Memoirs of a cabbie
Number 10, Watford street
Four of them stopped my taxi
Two minutes into the journey
Four had become two through the rear view mirror
Day 1. The epileptic engine spluttered to life.
Day 2. Crazy traffic knotted like a stingy woman’s wrapper.
Day 3. LATSMA the dreaded demon holds down. Day wasted.
Day 4. Back home empty with holes in the pocket.
White 1974 Renault, panting and gasping on a flat road
Puffing smoke like a chain smoker on a cold harmattan evening
Teeth gritted, anger suppressed she asked, “oga my change”
Nonchalantly, he replied “no change, dollar don increase”
Unlike other days on this Boulevard of broad curves,
I stopped the wheels hoping,
That her voice would welcome me at the door,
But this day, I heard no laughter but the silent breath of my last air.
There were retarding clouds and accelerating rains,
Secrets that unfolded the pregnant spoons
I didn’t meddle in its hoaxers.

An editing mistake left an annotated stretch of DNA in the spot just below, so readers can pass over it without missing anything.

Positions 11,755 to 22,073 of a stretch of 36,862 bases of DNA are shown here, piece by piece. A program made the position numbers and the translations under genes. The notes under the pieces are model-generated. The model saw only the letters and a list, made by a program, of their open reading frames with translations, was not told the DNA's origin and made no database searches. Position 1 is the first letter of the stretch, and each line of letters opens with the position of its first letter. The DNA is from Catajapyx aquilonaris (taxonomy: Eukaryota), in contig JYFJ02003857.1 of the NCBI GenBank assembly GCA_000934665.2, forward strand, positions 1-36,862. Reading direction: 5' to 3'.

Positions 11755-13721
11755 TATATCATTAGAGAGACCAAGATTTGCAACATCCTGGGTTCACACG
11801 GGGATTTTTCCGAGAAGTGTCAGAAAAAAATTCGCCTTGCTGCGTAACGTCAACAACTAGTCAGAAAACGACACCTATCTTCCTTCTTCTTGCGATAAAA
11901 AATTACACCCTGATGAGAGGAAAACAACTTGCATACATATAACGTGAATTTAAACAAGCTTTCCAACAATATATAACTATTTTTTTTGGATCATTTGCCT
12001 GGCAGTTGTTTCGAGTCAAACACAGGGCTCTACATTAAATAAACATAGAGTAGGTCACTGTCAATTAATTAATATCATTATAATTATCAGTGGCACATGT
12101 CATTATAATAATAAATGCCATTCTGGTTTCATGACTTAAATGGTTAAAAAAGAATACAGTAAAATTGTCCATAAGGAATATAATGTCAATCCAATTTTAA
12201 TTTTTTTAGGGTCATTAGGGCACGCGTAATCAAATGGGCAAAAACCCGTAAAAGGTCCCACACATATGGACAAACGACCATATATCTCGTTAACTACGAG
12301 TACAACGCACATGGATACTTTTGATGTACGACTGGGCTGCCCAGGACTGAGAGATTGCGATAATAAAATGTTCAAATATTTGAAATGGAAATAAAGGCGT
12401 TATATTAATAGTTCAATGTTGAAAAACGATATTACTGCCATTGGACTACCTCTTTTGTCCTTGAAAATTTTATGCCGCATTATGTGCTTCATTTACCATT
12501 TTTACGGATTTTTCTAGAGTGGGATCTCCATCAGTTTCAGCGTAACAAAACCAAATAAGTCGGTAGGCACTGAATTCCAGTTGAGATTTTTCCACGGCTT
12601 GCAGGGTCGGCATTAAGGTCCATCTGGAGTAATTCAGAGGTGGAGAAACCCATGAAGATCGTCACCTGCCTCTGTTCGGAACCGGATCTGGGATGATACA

a sad lonely drunk titled in his memoir.
Monday, a horrid day, I could tell, yet for no reason and with just cause not to he chose to be so kind. 5 stars
Later on, she’s lousy, sassy and loud, words are wasps, tongue’s a rack, but I’ll be nice then rate her 2 stars.
A tired mom at 2 pm, four kids in tow, patience like God, sweet faced as an angel, I’m looking for the sixth star.
The money is good, mirrors are many, and plenty a chance to fix me.
She heaved a sigh and mustered strength as her left arm snapped open
“Out” I may have heard her say as she flung me far unto safety
I felt her eyes lock with mine in the blinding flood as she thawed into the deep into the night
My Mazda 626 my 6-10 companion she loved me so